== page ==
The Cattle/Beef Industry: ‘Whistling Past the Graveyard’
Fake Meat poses a real and serious threat to the cattle/beef industry
The Cattle Range
In a recent press release, the National Cattlemen’s Beef Association stated “While meat substitutes have certainly attracted a lot of media hype over the past couple of years, data shows that real beef maintains 99.5% of the retail market vs. only 0.5% for meat substitutes.” To be fair to the NCBA, read the entire release and you will see they are concerned and 'click here' to see they are responding. The quote from the press release was used to exemplify an attitude widely held within the cattle/beef industry, an attitude that seems to be ‘Whistling Past the Graveyard’ since fake meat companies are selling all they can produce and have a waiting list for future increased production.
Impossible Foods launched a co-manufacturing collaboration on July 31st with global food provider OSI Group, one of the largest food producers in the world. OSI will begin producing Impossible Foods’ flagship product, the Impossible Burger, starting next month, adding short-term capacity to Impossible Foods’ plant in Oakland, Calif. OSI will continue to expand production of Impossible Foods flagship product throughout 2019 and thereafter.
Whether called alt meat, faux meat, plant-based meat, cell-cultured meat, or any other name for fake meat, they pose a real and serious threat to the cattle/beef industry. For example, Beyond Meat stock has performed beyond any expectations so far on the stock market, surging to nine time its IPO price of $25 per share. Beyond Meat announced on July 29th that sales nearly quadrupled from a year ago and they plan to sell additional shares in the company.
Beyond Meat demonstrates that venture capital is readily available to the fake meat industry and is not just a U.S. phenomenon. A British company has signed a distribution deal with Amazon’s Whole Foods Market to have its fake meat products on the shelves of 450 stores across America this month. The bottom line is there will be more start-ups, more research & development, and more efficient and increased production. This will result in the cattle/beef industry facing a competitor offering larger quantities of improved fake meat products costing them less to produce.
In a piece titled “This Is the Beginning of the End of the Beef Industry” published on OutsideOnline.com, Rowan Jacobsen, an Outside contributing editor, wrote “Most Baby Boomers are going to stick with their beef, right up to the point where their dentures can’t take it anymore. But Gen Z will find the stuff as embarrassing as Def Leppard and dad jeans.” He goes on to state “As this shift accelerates, the beef industry will lose its last advantage -- price.” He closes with “Recent projections suggest that 60 percent of the meat eaten in 2040 will be alt, a figure I think may actually be too conservative. An estimated 95 percent of the people buying alt burgers are meat-eaters. This is not about making vegetarians happy. It’s not even about climate change. This is a battle for America’s flame-broiled soul. Meat is about to break free from its animal past.”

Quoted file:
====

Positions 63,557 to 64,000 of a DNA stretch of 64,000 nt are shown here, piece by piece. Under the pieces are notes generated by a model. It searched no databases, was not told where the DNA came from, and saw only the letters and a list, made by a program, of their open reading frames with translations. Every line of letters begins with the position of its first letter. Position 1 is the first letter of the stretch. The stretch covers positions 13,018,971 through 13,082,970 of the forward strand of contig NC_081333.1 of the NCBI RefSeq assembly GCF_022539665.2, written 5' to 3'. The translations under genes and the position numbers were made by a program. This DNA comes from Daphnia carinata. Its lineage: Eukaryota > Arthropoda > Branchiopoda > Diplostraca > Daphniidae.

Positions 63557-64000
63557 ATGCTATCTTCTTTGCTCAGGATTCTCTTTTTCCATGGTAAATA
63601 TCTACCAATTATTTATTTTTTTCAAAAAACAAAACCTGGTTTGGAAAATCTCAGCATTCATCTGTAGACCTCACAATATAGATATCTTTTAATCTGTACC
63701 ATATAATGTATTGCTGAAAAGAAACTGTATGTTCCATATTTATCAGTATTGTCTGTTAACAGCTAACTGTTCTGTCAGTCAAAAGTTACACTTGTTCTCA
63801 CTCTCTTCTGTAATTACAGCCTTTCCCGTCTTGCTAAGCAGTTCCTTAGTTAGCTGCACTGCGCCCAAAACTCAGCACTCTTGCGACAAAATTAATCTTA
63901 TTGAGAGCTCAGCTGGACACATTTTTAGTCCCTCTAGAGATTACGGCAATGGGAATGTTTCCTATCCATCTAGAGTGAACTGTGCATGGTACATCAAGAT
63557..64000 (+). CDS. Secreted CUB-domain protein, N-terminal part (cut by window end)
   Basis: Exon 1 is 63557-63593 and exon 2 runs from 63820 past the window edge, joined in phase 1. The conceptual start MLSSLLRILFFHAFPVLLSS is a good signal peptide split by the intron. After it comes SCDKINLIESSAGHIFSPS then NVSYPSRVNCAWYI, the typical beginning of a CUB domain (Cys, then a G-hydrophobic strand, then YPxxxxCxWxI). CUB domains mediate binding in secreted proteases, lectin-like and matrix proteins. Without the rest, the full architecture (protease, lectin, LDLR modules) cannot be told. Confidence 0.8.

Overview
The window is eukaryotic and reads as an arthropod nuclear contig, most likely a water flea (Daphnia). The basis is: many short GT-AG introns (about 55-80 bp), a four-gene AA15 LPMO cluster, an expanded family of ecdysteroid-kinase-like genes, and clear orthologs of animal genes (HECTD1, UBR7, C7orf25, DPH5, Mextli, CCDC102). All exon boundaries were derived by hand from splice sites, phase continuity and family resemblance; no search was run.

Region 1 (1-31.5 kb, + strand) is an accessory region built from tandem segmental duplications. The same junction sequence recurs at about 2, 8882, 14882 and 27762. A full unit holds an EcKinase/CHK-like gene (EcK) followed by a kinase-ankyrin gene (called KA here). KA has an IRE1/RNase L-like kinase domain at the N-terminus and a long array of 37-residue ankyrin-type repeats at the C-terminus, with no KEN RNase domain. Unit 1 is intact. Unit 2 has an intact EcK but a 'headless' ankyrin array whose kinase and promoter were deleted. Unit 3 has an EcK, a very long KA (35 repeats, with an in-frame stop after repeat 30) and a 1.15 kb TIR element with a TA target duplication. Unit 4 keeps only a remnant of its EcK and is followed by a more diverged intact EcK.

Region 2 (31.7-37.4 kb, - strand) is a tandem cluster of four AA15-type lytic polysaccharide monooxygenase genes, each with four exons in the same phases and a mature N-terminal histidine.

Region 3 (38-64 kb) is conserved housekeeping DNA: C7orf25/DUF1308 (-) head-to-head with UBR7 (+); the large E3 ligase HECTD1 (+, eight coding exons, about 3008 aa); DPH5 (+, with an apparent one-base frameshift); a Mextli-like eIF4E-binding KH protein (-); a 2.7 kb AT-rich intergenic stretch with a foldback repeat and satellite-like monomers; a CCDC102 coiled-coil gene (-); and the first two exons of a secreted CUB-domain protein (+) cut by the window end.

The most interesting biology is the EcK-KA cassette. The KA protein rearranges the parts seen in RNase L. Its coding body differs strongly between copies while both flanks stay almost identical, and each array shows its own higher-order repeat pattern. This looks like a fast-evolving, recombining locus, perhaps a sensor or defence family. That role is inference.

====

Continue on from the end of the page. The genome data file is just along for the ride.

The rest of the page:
A survey of 1,800 U.S. food consumers conducted earlier this year by economists from Purdue University, Ghent University, and Michigan State University found that holding prices constant, 72 percent of participants chose farm-raised beef. This is not a victory… 28 percent of those surveyed did not choose farm-raised beef.
The pain could begin long before 2040... Assume that in 10 years, fake meat has captured 10 percent of the retail market. Losing just 10 percent of the retail market would be significantly detrimental to the cattle/beef industry. The loss of 60 percent of market share by 2040 would devastate the industry and relegate beef production to a small number of producers filling the demand for a niche market comprised of beef-loving wealthy consumers and average consumers celebrating special occasions.
Long-term projections are largely based on guesswork and surveys have a margin of error. The important point is that loss of market share to fake meat is inevitable but the amount can be mitigated if the industry acts in a timely and aggressive manner.
Belgian microbiologist Frederic Leroy recently spoke at a Red Meat Sector Conference in New Zealand at which he stated that the “Meat Industry needs to Restore Pride” in their products. Professor Leroy added “Meat is fundamentally beneficial. We need to communicate that and get the science in behind it.”
A possible course of action…
Lobby for the USDA and additional states to enact legislation prohibiting fake meat from describing and labeling its products as “Beef” and assist in defending the legislation from the inevitable challenges in the courts. Actively educate consumers about fake meat because a portion of consumers will be concerned about nutritional issues with fake meat. For less health-conscious consumers, knowledge of fake meat’s ingredients and how it is produced will trigger a ‘Yuch’ reaction with many of them. Launch a robust and ongoing advertising campaign on the Internet, social media, television, and print publications to get the message to a wide range of consumers with the message reinforced with a "Real Beef" label on beef products.
The obvious question is how to pay for all of this? Because Fake Meat poses an extraordinary threat to the beef industry, an extraordinary response is required with participation and funding from all segments of the industry, including other industries that depend on cattle for a significant amount of their revenue. Wiser heads than those at The Cattle Range will be needed to formulate, finance, and implement an effective response to Fake Meat, but to ignore the threat would be ‘Whistling Past the Graveyard.’
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